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Diet, feeding practices, and obesity in children with intellectual disabilities
Project Number: R40 MC 25678 Grantee: University of Massachusetts Medical School Department/Center: EK Shriver Center Project Date: 2/1/2013
Linda Bandini, PhD, RD Associate Professor 200 Trapelo Road Waltham, MA 02452-6319 Phone: 781-642-0280 Email: Linda.Bandini@umassmed.edu
Early Childhood (3-5 years)
Middle Childhood (6-11 years)
Obesity in the general population of children in the US has become a significant health
concern, with the prevalence of childhood obesity having tripled over the last twenty years
(Ogden, 2010). Children who are obese are likely to remain so as adults, and excess weight
substantially increases risk for chronic diseases such as diabetes, cardiovascular disease, and certain cancers. A growing body of evidence suggests that the prevalence of obesity in children with intellectual disabilities (ID) is at least as high or higher as that seen in typically developing (TD) children. Although significant efforts are underway to understand and prevent obesity in children generally, little research has been done in children with ID despite the fact that the factors that give rise to obesity in children with ID may not be the same as in TD children. Moreover, a substantial literature has evolved that examines the role that parenting styles and feeding practices play in the development of obesity in the general population; however, few studies have examined this phenomenon in children with ID. The behavior of children with ID pose unique and significant challenges to their parents that likely have an impact on feeding practices.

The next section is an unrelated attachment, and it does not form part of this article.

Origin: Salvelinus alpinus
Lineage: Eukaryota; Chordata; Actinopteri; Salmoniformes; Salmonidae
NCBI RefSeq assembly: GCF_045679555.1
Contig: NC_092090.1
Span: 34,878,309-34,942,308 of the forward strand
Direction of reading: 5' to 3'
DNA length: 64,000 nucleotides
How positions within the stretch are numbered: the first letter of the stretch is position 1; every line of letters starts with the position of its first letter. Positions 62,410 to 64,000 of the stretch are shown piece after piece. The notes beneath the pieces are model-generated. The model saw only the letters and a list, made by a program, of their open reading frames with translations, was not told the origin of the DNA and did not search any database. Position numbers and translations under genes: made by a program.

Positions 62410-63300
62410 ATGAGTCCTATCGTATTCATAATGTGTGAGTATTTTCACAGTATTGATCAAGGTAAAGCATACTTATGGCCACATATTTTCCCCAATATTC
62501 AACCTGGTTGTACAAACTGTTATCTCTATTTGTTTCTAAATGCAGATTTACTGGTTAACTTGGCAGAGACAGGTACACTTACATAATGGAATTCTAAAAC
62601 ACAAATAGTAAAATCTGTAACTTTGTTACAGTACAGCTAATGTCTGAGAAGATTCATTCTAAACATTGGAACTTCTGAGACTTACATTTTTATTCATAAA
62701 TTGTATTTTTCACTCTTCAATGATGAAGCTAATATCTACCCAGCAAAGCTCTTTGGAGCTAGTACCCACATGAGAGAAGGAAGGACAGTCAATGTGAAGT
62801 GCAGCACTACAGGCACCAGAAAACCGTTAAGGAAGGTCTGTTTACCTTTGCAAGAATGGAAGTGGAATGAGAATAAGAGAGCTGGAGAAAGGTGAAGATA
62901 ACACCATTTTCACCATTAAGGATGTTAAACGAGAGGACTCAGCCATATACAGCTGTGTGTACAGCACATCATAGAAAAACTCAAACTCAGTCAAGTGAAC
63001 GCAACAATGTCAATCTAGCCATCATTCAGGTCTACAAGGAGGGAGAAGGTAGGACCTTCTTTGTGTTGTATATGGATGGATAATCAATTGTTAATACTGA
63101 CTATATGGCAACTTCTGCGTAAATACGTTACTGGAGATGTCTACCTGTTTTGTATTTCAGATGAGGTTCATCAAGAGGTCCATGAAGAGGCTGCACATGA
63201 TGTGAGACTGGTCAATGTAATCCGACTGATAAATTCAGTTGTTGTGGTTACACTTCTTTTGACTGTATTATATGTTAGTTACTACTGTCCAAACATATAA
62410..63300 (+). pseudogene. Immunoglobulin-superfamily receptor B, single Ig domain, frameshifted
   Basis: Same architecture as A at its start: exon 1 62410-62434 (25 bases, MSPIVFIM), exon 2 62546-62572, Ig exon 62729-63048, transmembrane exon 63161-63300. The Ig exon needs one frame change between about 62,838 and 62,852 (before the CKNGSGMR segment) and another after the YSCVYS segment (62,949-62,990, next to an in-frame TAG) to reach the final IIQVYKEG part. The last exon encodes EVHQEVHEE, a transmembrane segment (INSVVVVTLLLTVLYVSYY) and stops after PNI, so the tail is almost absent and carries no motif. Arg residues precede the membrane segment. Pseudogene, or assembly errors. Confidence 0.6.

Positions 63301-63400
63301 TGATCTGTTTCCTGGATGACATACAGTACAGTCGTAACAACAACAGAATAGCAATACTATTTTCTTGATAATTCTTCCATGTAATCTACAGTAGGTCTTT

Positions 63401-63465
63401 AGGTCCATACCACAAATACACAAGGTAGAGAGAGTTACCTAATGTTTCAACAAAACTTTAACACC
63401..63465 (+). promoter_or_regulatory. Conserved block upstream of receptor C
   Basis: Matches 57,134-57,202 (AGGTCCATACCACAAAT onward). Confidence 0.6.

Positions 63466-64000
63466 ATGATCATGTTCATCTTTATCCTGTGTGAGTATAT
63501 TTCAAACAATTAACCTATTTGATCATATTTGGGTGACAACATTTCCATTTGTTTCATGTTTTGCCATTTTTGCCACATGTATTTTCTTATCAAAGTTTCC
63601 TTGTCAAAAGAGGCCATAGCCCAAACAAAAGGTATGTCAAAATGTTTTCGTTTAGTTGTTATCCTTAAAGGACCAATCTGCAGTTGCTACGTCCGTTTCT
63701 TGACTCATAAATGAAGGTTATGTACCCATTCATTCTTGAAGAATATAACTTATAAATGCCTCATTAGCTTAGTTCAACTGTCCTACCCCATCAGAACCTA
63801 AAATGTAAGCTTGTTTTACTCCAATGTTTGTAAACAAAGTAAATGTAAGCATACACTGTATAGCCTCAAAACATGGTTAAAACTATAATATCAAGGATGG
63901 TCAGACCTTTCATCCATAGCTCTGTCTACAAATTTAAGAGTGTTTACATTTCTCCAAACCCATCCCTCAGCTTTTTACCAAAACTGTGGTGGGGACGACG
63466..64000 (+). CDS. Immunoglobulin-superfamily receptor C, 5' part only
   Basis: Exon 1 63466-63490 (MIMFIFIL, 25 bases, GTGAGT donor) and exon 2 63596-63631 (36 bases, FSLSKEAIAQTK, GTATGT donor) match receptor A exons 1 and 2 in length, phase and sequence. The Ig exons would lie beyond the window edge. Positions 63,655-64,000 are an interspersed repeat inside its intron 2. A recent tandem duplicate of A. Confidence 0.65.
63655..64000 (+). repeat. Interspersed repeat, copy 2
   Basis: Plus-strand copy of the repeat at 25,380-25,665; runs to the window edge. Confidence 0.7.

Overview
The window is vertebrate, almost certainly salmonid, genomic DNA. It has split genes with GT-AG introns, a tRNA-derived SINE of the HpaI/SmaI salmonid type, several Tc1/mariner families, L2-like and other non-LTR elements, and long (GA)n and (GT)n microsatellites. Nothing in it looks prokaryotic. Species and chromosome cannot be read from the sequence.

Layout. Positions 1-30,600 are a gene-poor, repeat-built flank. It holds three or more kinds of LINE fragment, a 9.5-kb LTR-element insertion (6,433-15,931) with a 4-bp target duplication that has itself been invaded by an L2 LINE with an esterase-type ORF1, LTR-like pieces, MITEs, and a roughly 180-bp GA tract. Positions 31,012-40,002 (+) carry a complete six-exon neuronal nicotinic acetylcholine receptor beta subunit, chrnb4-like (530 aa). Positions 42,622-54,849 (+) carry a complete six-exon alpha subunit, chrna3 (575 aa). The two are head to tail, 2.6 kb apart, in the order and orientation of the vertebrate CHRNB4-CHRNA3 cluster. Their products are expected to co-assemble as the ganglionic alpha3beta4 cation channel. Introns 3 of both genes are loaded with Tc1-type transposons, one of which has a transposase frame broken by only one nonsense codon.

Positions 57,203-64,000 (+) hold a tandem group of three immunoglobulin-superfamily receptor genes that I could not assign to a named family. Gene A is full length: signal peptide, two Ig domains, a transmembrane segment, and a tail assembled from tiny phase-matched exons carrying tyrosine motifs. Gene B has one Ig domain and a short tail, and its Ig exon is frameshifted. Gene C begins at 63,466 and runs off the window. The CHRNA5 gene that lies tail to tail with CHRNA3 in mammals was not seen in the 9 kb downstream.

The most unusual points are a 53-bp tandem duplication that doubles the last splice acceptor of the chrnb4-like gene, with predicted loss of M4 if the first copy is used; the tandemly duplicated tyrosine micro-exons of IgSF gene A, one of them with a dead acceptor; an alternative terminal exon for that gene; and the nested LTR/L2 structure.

In this proposal we will examine the eating patterns, mealtime behaviors, and the
relationship of parenting styles and parental feeding practices to weight status in children with ID ages 3-8 yrs compared to TD children of the same age. We will use a modified food frequency questionnaire and a 3-day food record to collect dietary data and several validated measures to assess parent feeding practices, feeding styles, and child mealtime behaviors. This line of research is important for understanding whether and how these factors are associated with obesity, and has implications for the subsequent development of tailored obesity prevention and intervention strategies specifically designed for this population of children and their families. This project is responsive to the MCHB's Strategic Research Issue #IV: Promoting the Healthy Development of MCH Populations.